In response to the COVID-19 pandemic, on March 23rd, 2020, Governor Tim Walz announced Emergency Executive Order 20-14, suspending evictions, suspending lease terminations, and ordering all officers who hold a writ of recovery of premises to cease executing them.
Thooft Law has received numerous inquiries from both landlords and tenants regarding the eviction process. Experienced in landlord-tenant law, here are our answers to some of the most asked questions.
What is an Eviction?
In general, there are two types of evictions:
- Just Cause Eviction – The most common, this usually occurs when the tenant has failed to pay rent, damaged the property, or violated terms in the lease. The process starts by filing an Eviction Action Complaint to the court in the county the property is located in. A judge will issue a decision. If the judge rules in favor of the landlord, the tenant will have a certain date to vacate. If the tenant does not vacate, the sheriff’s office can escort the tenant from the property.
- Constructive Eviction – This is an illegal eviction in all 50 states, and usually results when a landlord does or fails to do something to make the property inhabitable. For example, a landlord shutting off the heat in Minnesota to force her tenants to leave, or a landlord neglecting his maintenance obligations.
Can A Tenant Be Evicted Right Now?
Most likely, no. Governor Walz’s Peacetime Emergency Executive Order 20-01 was extended through May 13th, 2020 and the eviction ban is active for the duration of the peacetime emergency.
Will the Courts Hear an Eviction Case?
Yes, but they are only hearing “high priority” cases. A landlord can still file an “expedited eviction” case if a tenant is (1) causing a nuisance or is doing something illegal, and (2) it seriously endangers the safety of other residents, their property, or the landlord’s property.
Can a Landlord Remove a Tenant?
Landlords cannot “self-help” when it comes to evictions. In Berg v. Wiley, the Supreme Court of Minnesota made clear that “the only lawful means to dispossess a tenant who has not abandoned nor voluntarily surrendered but who claims possession adversely to a landlord’s claim of breach of a written lease is by resort to judicial process.” 264 N.W.2d 145 (1978). In other words, a landlord must go through the courts. In fact, it is illegal in every state for a landlord to take eviction matters into their own hands. The only person that can physically remove a tenant from the premises is law enforcement, and only when they have a Write of Recovery of Premises and Order to Vacate from the judge.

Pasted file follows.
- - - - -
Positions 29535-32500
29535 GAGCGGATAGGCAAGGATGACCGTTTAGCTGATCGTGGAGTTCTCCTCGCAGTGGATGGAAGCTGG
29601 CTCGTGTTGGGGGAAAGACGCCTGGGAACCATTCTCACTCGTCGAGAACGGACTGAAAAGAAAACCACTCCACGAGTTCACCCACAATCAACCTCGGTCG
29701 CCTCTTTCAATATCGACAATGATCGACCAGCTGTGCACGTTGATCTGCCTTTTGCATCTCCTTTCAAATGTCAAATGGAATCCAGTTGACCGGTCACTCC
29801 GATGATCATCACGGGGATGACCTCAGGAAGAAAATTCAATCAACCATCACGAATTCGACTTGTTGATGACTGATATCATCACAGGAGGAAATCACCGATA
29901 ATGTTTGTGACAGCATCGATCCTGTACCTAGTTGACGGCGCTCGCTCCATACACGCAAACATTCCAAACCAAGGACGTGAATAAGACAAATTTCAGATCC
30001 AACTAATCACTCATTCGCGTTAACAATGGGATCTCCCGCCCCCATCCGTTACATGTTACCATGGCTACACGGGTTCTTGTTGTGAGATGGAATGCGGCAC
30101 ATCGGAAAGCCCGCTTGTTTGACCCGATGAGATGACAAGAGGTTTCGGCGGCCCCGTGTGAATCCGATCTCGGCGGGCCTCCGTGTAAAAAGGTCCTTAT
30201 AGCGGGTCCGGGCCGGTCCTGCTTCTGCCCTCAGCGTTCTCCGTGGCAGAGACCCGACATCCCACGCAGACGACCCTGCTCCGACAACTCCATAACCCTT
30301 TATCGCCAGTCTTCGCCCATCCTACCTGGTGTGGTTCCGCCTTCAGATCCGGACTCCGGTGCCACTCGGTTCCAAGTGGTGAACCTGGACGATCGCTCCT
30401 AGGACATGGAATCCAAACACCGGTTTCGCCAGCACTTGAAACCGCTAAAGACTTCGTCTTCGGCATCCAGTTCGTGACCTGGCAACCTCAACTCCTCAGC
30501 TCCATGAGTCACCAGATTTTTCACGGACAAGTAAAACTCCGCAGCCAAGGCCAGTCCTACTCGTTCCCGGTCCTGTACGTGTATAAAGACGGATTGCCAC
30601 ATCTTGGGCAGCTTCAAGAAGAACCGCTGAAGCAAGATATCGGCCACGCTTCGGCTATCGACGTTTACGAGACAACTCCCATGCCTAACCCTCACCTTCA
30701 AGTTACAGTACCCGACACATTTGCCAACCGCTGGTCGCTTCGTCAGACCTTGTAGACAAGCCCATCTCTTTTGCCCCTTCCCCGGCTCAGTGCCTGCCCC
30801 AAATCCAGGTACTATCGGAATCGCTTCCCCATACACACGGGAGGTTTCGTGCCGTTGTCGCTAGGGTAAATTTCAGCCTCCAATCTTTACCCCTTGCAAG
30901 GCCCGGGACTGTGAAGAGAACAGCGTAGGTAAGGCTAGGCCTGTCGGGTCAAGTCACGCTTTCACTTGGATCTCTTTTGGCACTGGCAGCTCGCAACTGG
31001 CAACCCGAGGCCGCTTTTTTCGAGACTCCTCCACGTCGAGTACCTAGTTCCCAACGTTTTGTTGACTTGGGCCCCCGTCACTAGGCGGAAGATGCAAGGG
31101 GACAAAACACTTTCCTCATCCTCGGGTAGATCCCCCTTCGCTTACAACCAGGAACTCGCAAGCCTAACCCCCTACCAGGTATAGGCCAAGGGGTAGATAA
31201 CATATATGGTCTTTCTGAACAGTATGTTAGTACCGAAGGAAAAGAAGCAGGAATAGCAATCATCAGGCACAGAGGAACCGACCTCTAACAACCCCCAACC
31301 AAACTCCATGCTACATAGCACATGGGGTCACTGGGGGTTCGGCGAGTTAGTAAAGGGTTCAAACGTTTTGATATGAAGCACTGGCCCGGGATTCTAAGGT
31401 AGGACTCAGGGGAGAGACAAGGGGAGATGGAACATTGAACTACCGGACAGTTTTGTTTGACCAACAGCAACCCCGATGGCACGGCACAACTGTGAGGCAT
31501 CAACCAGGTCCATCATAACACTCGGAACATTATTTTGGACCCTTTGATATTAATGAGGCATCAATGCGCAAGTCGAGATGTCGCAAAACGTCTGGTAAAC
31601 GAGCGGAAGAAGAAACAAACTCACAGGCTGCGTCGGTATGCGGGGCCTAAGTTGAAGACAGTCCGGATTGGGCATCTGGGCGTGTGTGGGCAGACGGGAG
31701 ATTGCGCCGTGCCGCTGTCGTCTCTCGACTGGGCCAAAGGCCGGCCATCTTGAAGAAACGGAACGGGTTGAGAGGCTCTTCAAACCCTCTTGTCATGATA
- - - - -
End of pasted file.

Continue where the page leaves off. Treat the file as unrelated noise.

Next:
Can A Tenant Be Evicted After the Ban Lifts?
Yes. After the ban lifts, if there is just cause for eviction such as non-payment of rent or violating terms in the lease, the landlord can start the eviction process immediately. Although there is an eviction ban, rent is still due as usual and the executive order does not void the tenant’s obligation to pay rent.
Why Does an Experienced Attorney Matter?
These are unprecedented times with fast-changing rules and updates, not to mention the back log of cases that will be clogging up the courts once the ban lifts. You need an experienced attorney to make sure you are up to speed with the law and to strongly advocate on your behalf in court.
If you have an issue with your landlord or tenant right now, start gathering your facts and evidence and contact Thooft Law for a free consultation: [email protected] or 651-485-1254.
Derek Thooft is a skilled and experienced eviction law attorney, and can start analyzing your case now to craft a solution-based plan for your needs.